Knowing what’s new now can save you lots of money, and possibly a lot of grief, next year.
With your 2014 tax return sent off, now is a good time to learn how the tax laws have changed for 2015.
Knowing what’s new now can save you lots of money, and possibly a lot of grief, in the long run.
• Here’s a one-stop shop for tax-code changes to be aware of. Forbes.com lays out some easy-to-read tables showing the 2015 tax rates on incomes for individuals, married couples, trusts and so forth.
The page is one of the handiest out there, with summaries of changes such as new higher personal exemptions and standard deductions, and limits on itemized deductions for high earners. Also find updates on education credits, student-loan deductions and flexible-spending accounts.
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• If you are age 50 or over and can contribute to a 401(k) plan at work, the amount of money you can sock away in that retirement account has jumped to a whopping $24,000 — assuming you can spare that kind of dough.
That’s $6,000 more than the limit for workers under age 50, the difference being considered a “catch-up contribution,” notes this post at Investopedia.com. It says income limits have risen in 2015 for those who contribute to IRA accounts, but a strict rule is now in force to limit rollovers among IRA accounts.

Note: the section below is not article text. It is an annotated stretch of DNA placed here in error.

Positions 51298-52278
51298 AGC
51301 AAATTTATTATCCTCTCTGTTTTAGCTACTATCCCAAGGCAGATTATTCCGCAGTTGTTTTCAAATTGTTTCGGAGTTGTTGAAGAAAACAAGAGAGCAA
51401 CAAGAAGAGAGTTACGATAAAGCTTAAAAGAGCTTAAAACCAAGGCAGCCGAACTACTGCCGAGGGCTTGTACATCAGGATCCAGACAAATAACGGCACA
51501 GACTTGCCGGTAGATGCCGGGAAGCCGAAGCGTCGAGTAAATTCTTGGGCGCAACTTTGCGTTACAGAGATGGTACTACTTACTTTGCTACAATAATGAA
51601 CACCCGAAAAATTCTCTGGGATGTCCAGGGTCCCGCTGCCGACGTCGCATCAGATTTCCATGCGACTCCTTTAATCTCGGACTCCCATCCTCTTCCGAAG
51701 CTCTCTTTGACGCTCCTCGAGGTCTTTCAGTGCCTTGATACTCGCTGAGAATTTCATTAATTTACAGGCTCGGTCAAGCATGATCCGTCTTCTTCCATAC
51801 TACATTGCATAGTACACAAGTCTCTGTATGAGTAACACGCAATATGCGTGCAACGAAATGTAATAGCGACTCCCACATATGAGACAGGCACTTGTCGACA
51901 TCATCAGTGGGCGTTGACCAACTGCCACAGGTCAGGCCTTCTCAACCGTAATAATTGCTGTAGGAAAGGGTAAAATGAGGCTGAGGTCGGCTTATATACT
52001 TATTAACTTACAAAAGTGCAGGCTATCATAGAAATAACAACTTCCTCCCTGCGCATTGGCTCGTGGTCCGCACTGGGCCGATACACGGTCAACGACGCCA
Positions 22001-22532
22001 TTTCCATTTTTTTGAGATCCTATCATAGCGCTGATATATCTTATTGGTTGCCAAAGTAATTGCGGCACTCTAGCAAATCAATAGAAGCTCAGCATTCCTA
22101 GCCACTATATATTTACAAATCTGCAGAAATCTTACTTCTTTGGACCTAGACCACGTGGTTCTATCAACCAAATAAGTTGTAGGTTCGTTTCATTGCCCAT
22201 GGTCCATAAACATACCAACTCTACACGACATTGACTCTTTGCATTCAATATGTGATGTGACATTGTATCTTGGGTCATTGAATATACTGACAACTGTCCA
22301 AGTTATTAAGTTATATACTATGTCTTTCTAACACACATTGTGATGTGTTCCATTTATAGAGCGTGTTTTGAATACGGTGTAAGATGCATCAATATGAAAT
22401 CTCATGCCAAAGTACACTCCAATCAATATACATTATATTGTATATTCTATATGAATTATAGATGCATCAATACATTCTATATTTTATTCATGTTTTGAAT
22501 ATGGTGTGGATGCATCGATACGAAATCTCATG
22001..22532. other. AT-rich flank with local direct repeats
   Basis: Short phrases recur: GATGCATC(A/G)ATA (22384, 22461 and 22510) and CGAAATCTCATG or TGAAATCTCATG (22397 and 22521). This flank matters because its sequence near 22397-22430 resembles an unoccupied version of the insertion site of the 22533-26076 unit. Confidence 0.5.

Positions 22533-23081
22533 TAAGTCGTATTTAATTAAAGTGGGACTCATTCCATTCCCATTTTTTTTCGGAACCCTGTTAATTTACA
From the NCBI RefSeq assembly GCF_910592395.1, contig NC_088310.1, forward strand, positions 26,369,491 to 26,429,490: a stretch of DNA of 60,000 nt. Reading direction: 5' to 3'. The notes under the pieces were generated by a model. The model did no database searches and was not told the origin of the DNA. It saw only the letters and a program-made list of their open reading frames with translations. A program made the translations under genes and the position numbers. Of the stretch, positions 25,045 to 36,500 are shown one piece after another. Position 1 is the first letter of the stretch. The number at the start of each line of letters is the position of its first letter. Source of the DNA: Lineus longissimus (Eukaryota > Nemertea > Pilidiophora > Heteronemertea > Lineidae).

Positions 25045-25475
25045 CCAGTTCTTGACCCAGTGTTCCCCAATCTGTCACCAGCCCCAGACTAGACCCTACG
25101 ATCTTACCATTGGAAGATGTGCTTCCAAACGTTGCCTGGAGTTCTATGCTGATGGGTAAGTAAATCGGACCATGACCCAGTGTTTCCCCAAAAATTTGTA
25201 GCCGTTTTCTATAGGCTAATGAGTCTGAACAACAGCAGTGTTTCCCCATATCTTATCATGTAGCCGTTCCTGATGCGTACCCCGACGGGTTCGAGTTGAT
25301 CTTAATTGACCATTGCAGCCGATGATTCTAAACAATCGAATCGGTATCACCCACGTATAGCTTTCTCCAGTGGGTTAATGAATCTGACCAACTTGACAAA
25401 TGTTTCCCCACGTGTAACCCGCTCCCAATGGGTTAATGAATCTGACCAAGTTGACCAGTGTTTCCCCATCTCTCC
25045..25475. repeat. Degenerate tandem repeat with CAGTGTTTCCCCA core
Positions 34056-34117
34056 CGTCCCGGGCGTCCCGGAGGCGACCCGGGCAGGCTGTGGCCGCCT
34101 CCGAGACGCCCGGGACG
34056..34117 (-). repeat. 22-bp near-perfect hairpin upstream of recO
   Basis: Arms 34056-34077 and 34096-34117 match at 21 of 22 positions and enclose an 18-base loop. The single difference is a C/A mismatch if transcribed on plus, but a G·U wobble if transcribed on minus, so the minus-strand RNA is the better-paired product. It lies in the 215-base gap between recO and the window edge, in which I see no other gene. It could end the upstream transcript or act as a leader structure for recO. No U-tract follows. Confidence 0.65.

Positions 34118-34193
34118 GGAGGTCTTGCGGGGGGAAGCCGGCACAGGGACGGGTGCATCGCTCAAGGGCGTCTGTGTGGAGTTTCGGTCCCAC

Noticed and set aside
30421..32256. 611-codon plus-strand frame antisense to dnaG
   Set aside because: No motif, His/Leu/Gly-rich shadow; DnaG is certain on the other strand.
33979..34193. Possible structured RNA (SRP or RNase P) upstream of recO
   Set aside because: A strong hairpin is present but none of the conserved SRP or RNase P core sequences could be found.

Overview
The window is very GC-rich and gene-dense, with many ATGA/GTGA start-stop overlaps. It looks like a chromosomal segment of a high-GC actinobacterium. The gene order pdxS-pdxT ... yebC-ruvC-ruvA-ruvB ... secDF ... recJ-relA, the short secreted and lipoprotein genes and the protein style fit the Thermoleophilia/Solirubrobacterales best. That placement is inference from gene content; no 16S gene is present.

• The IRS keeps up a stream of announcements meant to steer taxpayers in the right direction through the year, as well as during the tax season.
The agency’s “Latest News” page warns us “to be on the lookout for unscrupulous tax-return preparers pushing inflated tax-refund claims. Taxpayers should be wary of anyone who asks them to sign a blank return, promises a big refund before looking at their records, or charges fees based on a percentage of the refund.”
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• Find a list of the “weirdest deductions” under the tax code at The Christian Science Monitor, as part of an article on the current tax season.
For example, some indigenous Alaskans can deduct whale-hunting expenses. And the post reports this surprise: “A clarinet and lessons can be considered tax deductible if a doctor has recommended playing the instrument as a method of correcting an overbite.”
The Monitor also notes that as of now the Treasury Department considers cryptocurrencies such as bitcoin as a tradable good, not a currency. That means the IRS wants you to declare its market value for tax purposes.
• The Affordable Care Act is a 2014 and 2015 wild card in tax calculations for many people. Read up on those tax changes in this Reuters article.